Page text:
Taking the wheel is a rite of passage for a teenager or anyone who is learning to drive for the first time. It’s a huge responsibility to make sure new drivers are properly educated before hitting the road.

Yet, even with the best teacher and the most careful guidance, drivers with a permit can easily get into collisions. Not many people know how car accidents are settled when a new driver is involved. So, what happens if you get in an accident with a permit?

What Happens If You Get In an Accident with a Permit?

Safety should be the first concern anytime someone is learning to operate a vehicle. It’s key to make sure students have a proper grasp of the laws governing California roads before they ever get in the driver’s seat. Early exposure to a driver handbook (California’s Online DMV Handbook) and thorough coursework not only protects new drivers, but also the other motorists on the road.

Fatal Accidents Caused by Teen Drivers

Inexperienced drivers who don’t obey roadway safety practices cause fatal accidents in California every year. California’s Office of Traffic Safety (OTS) tracks the tragedies on our roads each year. Between 2015 and 2019, 979 teen drivers and passengers lost their lives across the state. Sadly, 46% of these accidents involved a speeding driver. It’s a reckless choice and the danger can’t be emphasized enough in every phase of driver education.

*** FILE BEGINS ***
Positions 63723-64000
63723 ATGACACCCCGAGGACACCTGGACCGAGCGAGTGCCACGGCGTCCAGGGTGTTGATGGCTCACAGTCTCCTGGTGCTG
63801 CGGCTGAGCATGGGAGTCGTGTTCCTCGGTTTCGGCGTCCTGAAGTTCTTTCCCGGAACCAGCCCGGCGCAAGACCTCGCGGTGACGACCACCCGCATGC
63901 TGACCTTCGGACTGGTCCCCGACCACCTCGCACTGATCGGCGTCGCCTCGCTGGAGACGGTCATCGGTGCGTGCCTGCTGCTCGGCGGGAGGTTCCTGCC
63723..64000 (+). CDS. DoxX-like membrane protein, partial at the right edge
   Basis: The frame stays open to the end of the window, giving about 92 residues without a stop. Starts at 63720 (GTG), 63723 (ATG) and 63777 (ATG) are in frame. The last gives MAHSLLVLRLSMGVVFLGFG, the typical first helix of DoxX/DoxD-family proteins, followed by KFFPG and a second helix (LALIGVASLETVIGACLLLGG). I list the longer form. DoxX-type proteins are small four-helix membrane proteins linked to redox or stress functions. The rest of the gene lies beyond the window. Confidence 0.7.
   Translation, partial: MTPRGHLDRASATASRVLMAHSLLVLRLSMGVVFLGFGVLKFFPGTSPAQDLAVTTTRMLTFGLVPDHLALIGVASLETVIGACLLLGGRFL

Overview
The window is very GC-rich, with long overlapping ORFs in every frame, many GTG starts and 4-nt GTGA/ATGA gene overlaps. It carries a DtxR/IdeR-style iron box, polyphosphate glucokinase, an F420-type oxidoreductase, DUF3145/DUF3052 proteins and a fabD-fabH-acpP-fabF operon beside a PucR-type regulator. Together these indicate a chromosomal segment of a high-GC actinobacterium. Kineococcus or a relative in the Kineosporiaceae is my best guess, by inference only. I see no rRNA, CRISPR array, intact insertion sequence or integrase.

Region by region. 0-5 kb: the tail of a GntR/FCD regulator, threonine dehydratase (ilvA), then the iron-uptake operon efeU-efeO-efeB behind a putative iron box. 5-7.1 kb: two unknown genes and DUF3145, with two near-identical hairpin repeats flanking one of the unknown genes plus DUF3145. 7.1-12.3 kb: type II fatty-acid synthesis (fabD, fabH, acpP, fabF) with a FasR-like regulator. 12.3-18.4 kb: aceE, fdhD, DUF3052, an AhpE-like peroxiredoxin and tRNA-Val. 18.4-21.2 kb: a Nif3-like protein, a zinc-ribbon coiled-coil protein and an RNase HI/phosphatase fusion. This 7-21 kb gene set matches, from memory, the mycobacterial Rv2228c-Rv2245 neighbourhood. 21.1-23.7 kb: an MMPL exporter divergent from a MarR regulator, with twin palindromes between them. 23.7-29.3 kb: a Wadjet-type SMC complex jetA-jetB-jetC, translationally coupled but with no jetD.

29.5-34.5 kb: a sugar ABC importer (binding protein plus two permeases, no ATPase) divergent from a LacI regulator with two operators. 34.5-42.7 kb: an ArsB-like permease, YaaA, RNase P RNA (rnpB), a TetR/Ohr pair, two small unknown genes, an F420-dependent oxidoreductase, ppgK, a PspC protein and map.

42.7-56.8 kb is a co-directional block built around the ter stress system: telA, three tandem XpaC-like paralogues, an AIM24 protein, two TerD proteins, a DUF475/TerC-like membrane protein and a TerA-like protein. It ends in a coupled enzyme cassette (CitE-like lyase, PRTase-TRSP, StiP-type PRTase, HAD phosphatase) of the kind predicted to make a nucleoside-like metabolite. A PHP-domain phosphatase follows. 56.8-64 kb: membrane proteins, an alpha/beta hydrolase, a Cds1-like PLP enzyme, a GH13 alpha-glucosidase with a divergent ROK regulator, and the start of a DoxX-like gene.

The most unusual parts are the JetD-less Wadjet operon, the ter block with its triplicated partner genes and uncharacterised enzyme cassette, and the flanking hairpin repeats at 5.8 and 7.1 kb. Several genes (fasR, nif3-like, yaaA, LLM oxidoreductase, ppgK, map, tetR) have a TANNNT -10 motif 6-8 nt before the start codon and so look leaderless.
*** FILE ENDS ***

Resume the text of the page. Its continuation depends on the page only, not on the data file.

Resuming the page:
Hand holding a key near car door handle

Driver’s Education Requirement in California

Drivers in California under the age of 17 ½ hoping to earn a provisional license, also known as a learner’s permit, are required to complete driver education or be enrolled in an integrated driver education/driver training program at a school. Once potential drivers turn 17 ½ or older they aren’t required to take driver education to get a permit, but they will have to wait until they are 18 to get a driver’s license.

Other Provisional License Requirements in California

California allows teens to seek a provisional license/learner’s permit as soon as they turn 15 ½. Anyone over 18 isn’t allowed to apply for a provisional license.

To earn a provisional license qualifying teens must also:

  • Complete a Driver’s License or Identification Card Application (DL 44) form, which includes the teen’s social security number.
  • Have the parents or guardians sign the DL 44.
  • Present an acceptable birth date/legal presence document or identity document.
  • Pay the required application fee.

Driving Companion Requirements